(4) Effect of the use upon the potential market for or value of the copyrighted work: Here, courts review whether, and to what extent, the unlicensed use harms the existing or future market for the copyright owner’s original work. In assessing this factor, courts consider whether the use is hurting the current market for the original work (for example, by displacing sales of the original) and/or whether the use could cause substantial harm if it were to become widespread.
      In addition to the above, other factors may also be considered by a court in weighing a fair use question, depending upon the circumstances. Courts evaluate fair use claims on a case-by-case basis, and the outcome of any given case depends on a fact-specific inquiry. This means that there is no formula to ensure that a predetermined percentage or amount of a work—or specific number of words, lines, pages, copies—may be used without permission.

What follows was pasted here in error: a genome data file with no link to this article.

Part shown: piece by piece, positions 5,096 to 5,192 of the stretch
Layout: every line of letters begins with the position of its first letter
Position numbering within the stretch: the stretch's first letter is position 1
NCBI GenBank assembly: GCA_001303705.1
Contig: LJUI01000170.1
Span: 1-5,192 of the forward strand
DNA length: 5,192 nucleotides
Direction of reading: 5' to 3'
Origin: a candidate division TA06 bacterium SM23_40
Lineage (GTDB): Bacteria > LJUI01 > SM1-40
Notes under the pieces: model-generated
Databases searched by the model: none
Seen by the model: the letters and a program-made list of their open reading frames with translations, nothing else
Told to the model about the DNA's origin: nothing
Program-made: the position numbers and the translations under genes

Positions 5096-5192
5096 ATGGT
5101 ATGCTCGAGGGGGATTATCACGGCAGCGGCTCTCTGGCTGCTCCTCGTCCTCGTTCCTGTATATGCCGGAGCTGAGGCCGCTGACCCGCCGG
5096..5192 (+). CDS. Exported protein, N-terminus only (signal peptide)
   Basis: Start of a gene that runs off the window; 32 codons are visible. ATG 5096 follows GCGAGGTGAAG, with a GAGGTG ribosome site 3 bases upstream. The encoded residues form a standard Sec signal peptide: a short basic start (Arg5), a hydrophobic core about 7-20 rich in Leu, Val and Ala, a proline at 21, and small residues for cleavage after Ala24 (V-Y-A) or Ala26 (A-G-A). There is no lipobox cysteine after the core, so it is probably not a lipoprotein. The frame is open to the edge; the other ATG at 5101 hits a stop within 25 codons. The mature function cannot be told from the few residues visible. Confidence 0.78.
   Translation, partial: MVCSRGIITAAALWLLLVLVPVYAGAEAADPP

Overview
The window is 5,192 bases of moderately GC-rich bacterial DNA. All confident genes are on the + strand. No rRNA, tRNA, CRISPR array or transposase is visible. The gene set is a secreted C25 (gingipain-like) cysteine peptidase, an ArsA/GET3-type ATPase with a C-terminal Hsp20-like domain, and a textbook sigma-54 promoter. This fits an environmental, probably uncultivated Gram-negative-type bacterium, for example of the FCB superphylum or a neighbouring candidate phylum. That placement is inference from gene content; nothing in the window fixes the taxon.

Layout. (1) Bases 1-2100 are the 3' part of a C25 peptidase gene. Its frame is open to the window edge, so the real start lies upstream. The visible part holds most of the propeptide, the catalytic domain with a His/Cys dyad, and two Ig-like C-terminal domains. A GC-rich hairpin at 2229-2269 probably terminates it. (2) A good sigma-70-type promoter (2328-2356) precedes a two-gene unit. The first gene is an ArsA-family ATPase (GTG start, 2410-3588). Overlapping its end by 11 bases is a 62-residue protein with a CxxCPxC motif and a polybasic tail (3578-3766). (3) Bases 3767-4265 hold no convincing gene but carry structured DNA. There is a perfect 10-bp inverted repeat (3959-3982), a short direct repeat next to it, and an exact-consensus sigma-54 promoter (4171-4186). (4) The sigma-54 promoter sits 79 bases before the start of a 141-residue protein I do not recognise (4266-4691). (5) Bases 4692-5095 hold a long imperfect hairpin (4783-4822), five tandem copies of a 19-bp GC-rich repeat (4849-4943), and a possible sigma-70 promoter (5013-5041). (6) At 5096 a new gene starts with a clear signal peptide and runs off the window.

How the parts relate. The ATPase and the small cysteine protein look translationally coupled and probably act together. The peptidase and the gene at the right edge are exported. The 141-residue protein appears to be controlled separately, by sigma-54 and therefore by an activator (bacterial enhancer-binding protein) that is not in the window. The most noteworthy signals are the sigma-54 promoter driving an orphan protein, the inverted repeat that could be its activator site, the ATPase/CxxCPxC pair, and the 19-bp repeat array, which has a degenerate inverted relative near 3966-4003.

Please note that the Copyright Office is unable to provide specific legal advice to individual members of the public about questions of fair use. See 37 C.F.R. 201.2(a)(3).

    3. Ms. Smith, do you know which pictures you'd like removed? I would like to comply with your wishes. Thank you kindly.